“What we ended up with is a collection of stylized, slightly cartoony tracks that are especially good for sneaking around and with plenty of nods to some of my favorite ‘70s artists like Herbie Hancock, Bennie Maupin, Stevie Wonder, Average White Band, Black Sabbath, Led Zeppelin, Rainbow, YES, Pink Floyd, Kool & The Gang, Parliament-Funkadelic, etc.”
Hail the Cloud has a very whimsical tone to its art style, and Rob said he designed the music to be an aesthetic extension of the visuals. “All Hail the Cloud’s artwork is minimalistic, with lots of round, soft edges. I usually start to hear stuff while I’m looking through concept art or reading a script. Words have edges too…and colors,” said Rob. “These things inform the sounds I choose for my palette.”
The Way of Effortless Effort
Rob noted that his creative process was difficult to encapsulate simply. He thinks a lot and pours over various questions directed at myself and whomever he is collaborating with.
“Usually, at the very start of a project, I’ll sit down with the script, concept art, notes I’ve taken down while speaking with the director and various higher-ups, and any other resources I have on hand,” said Rob. “I will begin to familiarize myself as much as possible with the core elements of the story and of the main characters and start to think about how the music should behave throughout the project from functional and aesthetic points of view. I also consider the far less sexy yet equally important issue of budget, which is obviously the biggest determining factor for any project. Seriously, balancing your budget is the ultimate ‘creative process’.”
“Once all of this is more or less sorted out and I have a good idea of how much money I will be able to move around, I can decide on what kind of ensemble to write for. I’ll begin writing down ideas for themes and little motifs at the piano and eventually I’ll choose which of these lucky little cells of information will get to see the light of day in an actual piece of music,” he continued. “When writing programmatic music, the central narrative motivates the music, but that’s a very simplified description of an extremely complex relationship. When writing absolute music, the physical and mathematical principles that can be explored using just a few elements offer a staggering number of possibilities and that’s before involving timbre into the equation.”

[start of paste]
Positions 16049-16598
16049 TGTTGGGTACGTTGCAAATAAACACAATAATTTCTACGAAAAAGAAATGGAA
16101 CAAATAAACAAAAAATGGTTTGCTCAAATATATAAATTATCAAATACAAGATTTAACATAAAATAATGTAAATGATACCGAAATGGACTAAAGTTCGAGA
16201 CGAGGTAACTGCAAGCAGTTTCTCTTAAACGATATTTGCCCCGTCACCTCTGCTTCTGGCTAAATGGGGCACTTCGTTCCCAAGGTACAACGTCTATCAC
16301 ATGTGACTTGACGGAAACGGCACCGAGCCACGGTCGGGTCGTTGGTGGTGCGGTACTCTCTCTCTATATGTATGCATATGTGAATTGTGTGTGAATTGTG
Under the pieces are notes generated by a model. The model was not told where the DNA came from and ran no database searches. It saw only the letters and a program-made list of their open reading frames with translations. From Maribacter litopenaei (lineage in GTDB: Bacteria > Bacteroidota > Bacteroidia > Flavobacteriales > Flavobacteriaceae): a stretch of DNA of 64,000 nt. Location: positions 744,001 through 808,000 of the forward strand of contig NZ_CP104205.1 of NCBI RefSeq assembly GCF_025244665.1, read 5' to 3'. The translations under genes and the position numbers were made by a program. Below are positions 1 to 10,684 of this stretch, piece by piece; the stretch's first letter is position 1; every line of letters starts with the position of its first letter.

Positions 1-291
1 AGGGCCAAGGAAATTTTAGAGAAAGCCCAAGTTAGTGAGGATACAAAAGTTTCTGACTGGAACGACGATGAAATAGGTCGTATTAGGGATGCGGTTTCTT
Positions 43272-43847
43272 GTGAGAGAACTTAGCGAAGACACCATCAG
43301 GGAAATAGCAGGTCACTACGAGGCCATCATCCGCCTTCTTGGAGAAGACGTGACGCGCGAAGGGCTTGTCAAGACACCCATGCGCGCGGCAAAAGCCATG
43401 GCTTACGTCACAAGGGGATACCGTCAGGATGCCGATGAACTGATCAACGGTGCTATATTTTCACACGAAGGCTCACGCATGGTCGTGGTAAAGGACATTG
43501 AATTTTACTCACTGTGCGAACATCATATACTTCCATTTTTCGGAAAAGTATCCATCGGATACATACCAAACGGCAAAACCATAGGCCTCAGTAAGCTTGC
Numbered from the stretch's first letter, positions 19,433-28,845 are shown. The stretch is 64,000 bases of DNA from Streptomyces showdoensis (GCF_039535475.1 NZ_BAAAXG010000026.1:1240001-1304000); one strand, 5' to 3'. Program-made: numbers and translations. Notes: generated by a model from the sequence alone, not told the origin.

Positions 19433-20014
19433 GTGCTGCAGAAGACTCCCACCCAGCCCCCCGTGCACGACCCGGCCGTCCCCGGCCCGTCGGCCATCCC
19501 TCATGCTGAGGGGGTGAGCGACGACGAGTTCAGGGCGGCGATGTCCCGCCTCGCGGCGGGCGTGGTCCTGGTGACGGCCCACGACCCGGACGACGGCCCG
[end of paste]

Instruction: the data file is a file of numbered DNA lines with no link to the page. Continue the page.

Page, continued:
When asked about how to deal with creative blocks, Rob suggested, “If you find that they are a problem for you, close this article and drop everything else you’re doing and go pick up a copy of Effortless Mastery by Kenny Werner. You can thank me later. I prefer single malt scotch.”
Never Work for Free
When asked about pursuing this career as a composer, Rob suggested hard work, but not just for anyone. “Find like-minded creatives in the industry who know what your work is worth and with whom you share mutual respect,” said Rob. “Don’t sweat it: there are hundreds and hundreds of games being developed every year around the globe, so seek and you shall find.”
“It’s OK to be picky about what you decide to work on. Astonishingly, many developers treat the music and audio for their projects as an afterthought; don’t ever allow yourself to get mixed up in something that will ultimately hurt your reputation,” he added. “NEVER work for free. Jobs may pay well, or they may be very fun and challenging to do, or they may advance your career in some way. If a project doesn’t satisfy two of those three items, I’d think really long and hard about whether or not its worth your time.”
Developers Should Know What Music They Want
Looking into the future, Rob sees the prominence of VR tech in the future, so there should be more surround sound mixes from audio people. He also thinks that improving the audio going forward will be a minor concern going forward.
“I’d rather advocate for the development of more games with imaginative writing, interesting mechanics, compelling characters, etc.” said Rob. “I think many games, especially from AAA developers suffer from an acute case of copy cat syndrome and people are starting to crave something different.”
When asked about how developers should communicate with composers, Rob said, “If you don’t know what you want, neither do we. Please keep this fact in mind when you’re beginning to search for a composer or sound designer to bring onto your project. If you need to reference temp music or something similar, that’s completely fine (unless you fall in love with it – AN UNFORGIVABLE CARDINAL SIN) but please have some idea of what you want for your project. There’s really nothing worse than receiving a blank stare in response to a question about music or sound for your game.”
“I would strongly recommend reading Aaron Copland’s What to Listen for in Music for some insight into the ways composers and musicians think and particularly to learn a bit about the symphony orchestra, which is good information to know even if you don’t plan on using orchestral music for your current project. The more you know, the easier it will be to be specific and clear about what you want. Your audio people will respect you for it and you’ll be much happier with the end result,” Rob concluded.
David Radd is a staff writer for GameSauce.biz. David loves playing video games about as much as he enjoys writing about them, martial arts and composing his own novels.